A total of 360,000 holidays are said by the CAA to be eventually refunded.
It urged people to "try back again later today".
The problems were apparently still ongoing at lunchtime on Monday, with the CAA saying on Twitter at about 12.40pm: "We are receiving an unprecedented level of traffic to the website now so please try again later if you are not now able to get through the system". The agency expects at least 360,000 ATOL-protected bookings will need to be refunded, covering trips for more than 800,000 people.
Refunds for Thomas Cook customers will either be handled by the Civil Aviation Authority from Monday (7 October) or by banks and card providers, so we would urge anyone waiting to claim their money back to ignore alternative websites and unsolicited calls or texts promising a refund.
Around 60% of the costs for the repatriation will be picked up by CAA, with the remainder being funded by the Government.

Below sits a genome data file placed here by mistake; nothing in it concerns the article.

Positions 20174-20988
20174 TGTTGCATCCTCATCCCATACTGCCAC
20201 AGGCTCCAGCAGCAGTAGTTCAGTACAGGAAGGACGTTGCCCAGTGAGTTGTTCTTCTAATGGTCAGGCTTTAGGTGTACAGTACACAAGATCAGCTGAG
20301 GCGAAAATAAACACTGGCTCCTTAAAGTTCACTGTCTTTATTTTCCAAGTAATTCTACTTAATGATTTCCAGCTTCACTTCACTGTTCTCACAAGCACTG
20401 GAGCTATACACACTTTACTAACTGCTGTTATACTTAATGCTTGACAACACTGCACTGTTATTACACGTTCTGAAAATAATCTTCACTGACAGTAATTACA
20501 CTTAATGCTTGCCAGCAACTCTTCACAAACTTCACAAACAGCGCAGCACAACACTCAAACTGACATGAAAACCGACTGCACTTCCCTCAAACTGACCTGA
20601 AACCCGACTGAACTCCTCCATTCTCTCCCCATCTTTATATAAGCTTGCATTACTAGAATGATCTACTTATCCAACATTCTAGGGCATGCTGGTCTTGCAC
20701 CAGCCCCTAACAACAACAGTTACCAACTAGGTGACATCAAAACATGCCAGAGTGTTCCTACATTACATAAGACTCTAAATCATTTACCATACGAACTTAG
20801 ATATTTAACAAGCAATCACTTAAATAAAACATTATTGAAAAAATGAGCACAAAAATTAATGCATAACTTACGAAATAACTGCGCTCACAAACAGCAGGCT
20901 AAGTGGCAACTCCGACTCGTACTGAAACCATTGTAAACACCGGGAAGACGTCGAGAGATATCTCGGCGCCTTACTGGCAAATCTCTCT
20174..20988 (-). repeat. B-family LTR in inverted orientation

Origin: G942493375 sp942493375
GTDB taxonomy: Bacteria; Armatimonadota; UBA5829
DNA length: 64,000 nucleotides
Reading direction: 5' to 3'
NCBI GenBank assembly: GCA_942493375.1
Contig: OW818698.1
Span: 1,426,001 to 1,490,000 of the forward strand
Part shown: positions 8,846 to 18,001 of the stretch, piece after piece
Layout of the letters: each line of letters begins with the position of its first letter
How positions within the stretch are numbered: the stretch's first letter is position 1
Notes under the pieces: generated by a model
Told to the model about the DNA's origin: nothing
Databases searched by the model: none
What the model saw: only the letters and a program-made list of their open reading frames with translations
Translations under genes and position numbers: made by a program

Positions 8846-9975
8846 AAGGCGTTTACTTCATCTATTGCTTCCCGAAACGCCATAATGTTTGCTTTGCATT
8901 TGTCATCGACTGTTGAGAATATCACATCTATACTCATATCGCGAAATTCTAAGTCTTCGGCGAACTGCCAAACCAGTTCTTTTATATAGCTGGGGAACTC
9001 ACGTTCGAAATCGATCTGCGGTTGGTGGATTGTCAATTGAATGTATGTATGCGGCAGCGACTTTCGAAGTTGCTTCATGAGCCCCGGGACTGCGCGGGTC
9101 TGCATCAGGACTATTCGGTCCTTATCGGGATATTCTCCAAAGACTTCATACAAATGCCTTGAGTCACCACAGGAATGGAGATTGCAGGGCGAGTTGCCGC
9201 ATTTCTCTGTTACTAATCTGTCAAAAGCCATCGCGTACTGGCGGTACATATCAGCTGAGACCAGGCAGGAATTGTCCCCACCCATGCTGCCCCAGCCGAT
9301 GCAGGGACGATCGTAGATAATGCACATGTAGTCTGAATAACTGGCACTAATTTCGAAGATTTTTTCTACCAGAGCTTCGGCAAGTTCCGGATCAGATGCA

People who booked holidays with Thomas Cook that never happened can now apply online to receive a refund.
About 140,000 Thomas Cook passengers have been brought home from around the world on 150 aircraft during the past two weeks.
The final Operation Matterhorn flight - the program's 746 - is scheduled to arrive at Manchester Airport (MAN) on Monday with 392 passengers onboard.
The vast majority of Thomas Cook's holidays were covered under the Air Travel Organiser's License scheme.
What was described as the largest-ever refunds programme of its kind was launched by the UK's Civil Aviation Authority on Monday - but many customers were left angry and frustrated after receiving error messages when attempting to submit their claims.
"I want to thank everyone who has played their part in delivering this enormous undertaking, including the passengers we flew home for bearing with us as we undertook this complex operation, " he said. The programme is not over yet and we still have work to do, but I would like to say a honest thank you to everyone who has played their part in this operation so far.